6/1/13: There is that old bitter burnt wood thing again . . . I thought it disappeared. My guess is that it is that dark gunk at the bottom of the bottle. It got all stirred up today with me trying to rebottle it. The result is a bitter charred wood thing; not pleasant. = 3

So the Nose is what constantly kept changing. Everything else remained fairly consistent in score (maybe a half a point deviation from one tasting to the next). Here is a basic summary of the rest of the bottle:

Taste: Sweet malt, sweet vanilla, sweet peat, and sweet honey. Wow! Mostly smoke, wood and peat, but not quite as big the “big three.” Now some smoke starts to take over . . . and here comes the ocean salt . . . not a bitter or off note! Tastes like smoking hay cooking tropical fruit. This is extremely lovely. = 5.5

Finish: Huge smoky finish. Total peat smoke all the way. Spicy, salty, peaty finish with white peppercorns, smoke, and a huge blast of peat smoke. It is a billowing cloud of sweet peat smoke. That is it – the big three (Ardbeg, Lagavulin, Laphroaig) all seem to hit you like a wave from the ocean. This young guy hits you like a concussive explosion from a peat grenade. It is peat smoke from the bbq with sweet pig fat drippings. There is some lovely sweetness that reminds you both of bbq and splenda. Still, as big as it started it is only a medium to medium long finish. = 5

Balance, Complexity: I think this is only three years old – flabbergasting! Already you are seeing the development of the peat and the sweet. I have to give it points for balance because the peat, smoke and sweetness all work really well together. But points off for complexity – but not much because it is only around 3 year old. = 4.5

Aesthetic experience: Pale straw (like the bottle tells me ;). Medium bodied. I love the name, the stylized “h” and the blue color. I even love the Celtic swirl on the cork! I love the idea behind the company (small, local barley, ncf, natural color, etc.), and I love the strength (but I won’t be disappointed if they go up a bit). The only thing I dislike is the size of the bottle. It is like a bad Bruichladdich bottle combined with a Diageo bottle to form something . . . unappealing. Luckily it looks like the next bottles have a different size spout and cork stopper that look more proportionally appealing.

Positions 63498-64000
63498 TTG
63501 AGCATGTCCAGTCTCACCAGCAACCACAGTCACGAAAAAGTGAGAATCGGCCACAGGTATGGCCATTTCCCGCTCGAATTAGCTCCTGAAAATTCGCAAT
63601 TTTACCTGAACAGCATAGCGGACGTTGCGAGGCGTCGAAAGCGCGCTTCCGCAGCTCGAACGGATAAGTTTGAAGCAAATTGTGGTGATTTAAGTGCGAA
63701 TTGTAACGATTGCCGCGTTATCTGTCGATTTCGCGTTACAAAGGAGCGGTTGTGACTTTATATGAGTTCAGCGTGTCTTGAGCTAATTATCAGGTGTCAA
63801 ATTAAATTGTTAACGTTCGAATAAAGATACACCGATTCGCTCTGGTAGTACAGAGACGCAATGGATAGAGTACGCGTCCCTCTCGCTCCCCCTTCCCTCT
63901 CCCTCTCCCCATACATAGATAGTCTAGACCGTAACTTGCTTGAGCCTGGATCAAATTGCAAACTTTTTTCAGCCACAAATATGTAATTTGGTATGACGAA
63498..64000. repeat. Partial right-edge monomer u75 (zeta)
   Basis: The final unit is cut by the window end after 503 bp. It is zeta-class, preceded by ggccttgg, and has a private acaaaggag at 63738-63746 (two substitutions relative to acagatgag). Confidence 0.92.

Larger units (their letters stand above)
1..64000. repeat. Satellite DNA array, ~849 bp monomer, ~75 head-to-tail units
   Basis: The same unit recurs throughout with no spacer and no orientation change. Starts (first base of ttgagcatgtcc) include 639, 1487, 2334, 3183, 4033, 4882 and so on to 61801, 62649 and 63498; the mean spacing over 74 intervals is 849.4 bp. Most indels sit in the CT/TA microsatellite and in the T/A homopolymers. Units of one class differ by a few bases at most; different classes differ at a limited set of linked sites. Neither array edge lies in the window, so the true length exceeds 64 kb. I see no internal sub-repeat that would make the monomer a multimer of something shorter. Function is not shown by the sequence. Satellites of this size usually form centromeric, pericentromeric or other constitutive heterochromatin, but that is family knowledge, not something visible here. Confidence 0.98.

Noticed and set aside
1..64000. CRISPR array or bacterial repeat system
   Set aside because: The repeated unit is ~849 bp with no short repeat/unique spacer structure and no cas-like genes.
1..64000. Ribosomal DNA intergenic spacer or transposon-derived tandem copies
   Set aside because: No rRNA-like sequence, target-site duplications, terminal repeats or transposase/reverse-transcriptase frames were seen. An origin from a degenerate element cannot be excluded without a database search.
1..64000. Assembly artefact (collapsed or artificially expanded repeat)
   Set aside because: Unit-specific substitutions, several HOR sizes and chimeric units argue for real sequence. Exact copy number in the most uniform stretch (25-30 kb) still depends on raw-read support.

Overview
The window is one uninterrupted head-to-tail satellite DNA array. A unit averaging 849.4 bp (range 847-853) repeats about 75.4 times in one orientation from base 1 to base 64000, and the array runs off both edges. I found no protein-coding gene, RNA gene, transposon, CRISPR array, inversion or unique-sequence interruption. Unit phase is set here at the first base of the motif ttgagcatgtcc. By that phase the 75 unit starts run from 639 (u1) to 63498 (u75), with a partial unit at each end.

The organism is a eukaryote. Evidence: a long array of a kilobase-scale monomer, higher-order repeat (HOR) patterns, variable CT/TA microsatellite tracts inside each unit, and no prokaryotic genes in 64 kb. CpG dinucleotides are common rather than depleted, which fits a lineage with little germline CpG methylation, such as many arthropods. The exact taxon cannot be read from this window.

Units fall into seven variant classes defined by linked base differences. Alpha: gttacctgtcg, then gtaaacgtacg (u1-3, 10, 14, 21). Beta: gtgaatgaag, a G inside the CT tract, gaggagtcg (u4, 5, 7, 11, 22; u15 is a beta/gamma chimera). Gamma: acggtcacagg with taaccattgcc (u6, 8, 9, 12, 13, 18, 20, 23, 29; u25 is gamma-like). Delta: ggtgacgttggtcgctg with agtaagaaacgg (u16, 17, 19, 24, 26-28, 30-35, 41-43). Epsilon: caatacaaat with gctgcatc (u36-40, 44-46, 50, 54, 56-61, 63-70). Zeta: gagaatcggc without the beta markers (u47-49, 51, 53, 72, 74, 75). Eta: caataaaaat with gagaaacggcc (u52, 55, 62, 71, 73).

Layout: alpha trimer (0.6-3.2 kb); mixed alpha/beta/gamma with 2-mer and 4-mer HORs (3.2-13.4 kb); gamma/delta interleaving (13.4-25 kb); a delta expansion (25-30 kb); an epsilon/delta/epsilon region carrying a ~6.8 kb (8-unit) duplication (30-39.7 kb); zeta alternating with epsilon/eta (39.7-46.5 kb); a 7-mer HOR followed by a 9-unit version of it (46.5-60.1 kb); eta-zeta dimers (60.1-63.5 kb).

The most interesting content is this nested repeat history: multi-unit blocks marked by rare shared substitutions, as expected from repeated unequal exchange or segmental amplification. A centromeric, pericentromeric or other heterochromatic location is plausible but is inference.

Conclusion: This was a very odd bottle. I’m very glad to have tasted it: Kilchoman at 3 years old has a GREAT deal of promise for the future. I really can’t explain the differences I detected from the 6 different nose scores. Basically I would get a dusty ashtray smoke and rotted wood, or I would get a wonderful blend of peat, smoke and fruit. My working theory is some of the dark gunk that accumulated at the very center of the bottle might have had something to do with the off nose. But it is very hard to say.

When the nose was lovely the final score was 86 When the nose was bad it scored an 84

I am splitting the difference with this inclusive score = 85


This is Islay's first farm distillery. Which means that they grow their own barley instead of buying it. The distiller is very very new and, hence, the expressions on offer are almost foetal in age.

This particular one is around 4 years old (though I suspect younger). Quite pale in it's appearance with runny legs. It's a mildly peated whisky with a familiar Islay twang to it. Freshly cut grass and wet wood are the first aromas that catch your attention. If you try harder and let your mind wander you can almost discern a fruit basket filled with tangerines and ripe pears. Visit it a third time and traces of Islay start to feature. The familiar smell of iodine and moist sea sand bring you comfort.

Though the aromas are all there they seem somewhat weak and confused. Much like newly born kittens meowing for attention but not getting any.

The delivery is dry and the first sip vanishes from your palate so fast it would make Houdini proud. As you coax a second taste from the glass a bundle of aniseed stuck to red Lozenges come rolling in. The sensation on the side of my tongue signals an element of citrus and finally nuts and small stick of clove tickle the back of my throat going down.

This is a young malt and has yet to define itself. It is desperately trying to build character but seems it is being nipped in the bud much too soon. While this distillery has great promise in the future is it doing itself a disservice by releasing it's malts too soon?

I certainly think so.